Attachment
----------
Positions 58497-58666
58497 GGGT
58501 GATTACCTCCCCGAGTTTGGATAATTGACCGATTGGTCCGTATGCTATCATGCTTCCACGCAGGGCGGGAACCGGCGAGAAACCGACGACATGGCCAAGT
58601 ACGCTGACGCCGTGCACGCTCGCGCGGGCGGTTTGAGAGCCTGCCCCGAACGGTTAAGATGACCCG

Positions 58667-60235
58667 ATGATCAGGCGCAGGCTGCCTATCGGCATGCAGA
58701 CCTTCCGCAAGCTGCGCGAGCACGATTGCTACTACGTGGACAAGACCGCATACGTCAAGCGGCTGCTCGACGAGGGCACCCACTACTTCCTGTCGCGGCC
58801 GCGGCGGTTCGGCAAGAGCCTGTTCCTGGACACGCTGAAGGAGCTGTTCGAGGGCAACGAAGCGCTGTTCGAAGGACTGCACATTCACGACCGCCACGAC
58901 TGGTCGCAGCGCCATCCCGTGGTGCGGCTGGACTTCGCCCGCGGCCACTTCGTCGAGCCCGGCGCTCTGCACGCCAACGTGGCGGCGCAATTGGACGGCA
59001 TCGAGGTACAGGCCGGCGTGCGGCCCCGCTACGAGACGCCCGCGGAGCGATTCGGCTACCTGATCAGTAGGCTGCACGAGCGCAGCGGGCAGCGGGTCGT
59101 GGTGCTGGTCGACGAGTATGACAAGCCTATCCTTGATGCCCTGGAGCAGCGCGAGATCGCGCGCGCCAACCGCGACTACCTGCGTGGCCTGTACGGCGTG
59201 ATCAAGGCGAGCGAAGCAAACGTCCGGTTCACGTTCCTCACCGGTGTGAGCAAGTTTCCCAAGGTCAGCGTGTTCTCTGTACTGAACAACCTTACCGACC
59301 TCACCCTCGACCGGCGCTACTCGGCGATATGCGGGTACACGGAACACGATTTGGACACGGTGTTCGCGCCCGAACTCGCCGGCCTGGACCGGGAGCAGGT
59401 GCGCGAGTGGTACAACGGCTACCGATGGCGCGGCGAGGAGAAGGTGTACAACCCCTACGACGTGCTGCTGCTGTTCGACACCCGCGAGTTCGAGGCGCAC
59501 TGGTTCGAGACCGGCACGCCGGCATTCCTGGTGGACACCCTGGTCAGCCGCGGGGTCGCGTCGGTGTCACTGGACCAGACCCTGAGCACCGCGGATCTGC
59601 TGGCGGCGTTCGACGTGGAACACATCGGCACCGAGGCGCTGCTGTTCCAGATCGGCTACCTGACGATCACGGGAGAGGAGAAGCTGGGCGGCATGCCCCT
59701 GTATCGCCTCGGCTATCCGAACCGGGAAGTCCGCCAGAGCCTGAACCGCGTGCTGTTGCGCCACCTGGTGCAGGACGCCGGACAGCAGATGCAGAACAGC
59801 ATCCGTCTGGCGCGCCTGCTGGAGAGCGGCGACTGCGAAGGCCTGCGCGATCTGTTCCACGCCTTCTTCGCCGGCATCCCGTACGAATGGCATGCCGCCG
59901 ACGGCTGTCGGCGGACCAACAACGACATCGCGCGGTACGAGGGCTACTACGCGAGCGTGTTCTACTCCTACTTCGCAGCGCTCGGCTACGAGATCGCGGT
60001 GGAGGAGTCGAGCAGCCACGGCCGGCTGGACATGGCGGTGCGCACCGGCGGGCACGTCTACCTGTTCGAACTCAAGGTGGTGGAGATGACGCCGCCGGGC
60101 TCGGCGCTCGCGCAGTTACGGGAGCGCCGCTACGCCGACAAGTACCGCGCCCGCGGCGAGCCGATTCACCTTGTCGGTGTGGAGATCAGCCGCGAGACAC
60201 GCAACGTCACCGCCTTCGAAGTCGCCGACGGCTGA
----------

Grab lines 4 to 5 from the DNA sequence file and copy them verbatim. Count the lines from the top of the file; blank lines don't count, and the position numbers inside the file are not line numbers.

58601 ACGCTGACGCCGTGCACGCTCGCGCGGGCGGTTTGAGAGCCTGCCCCGAACGGTTAAGATGACCCG

Positions 58667-60235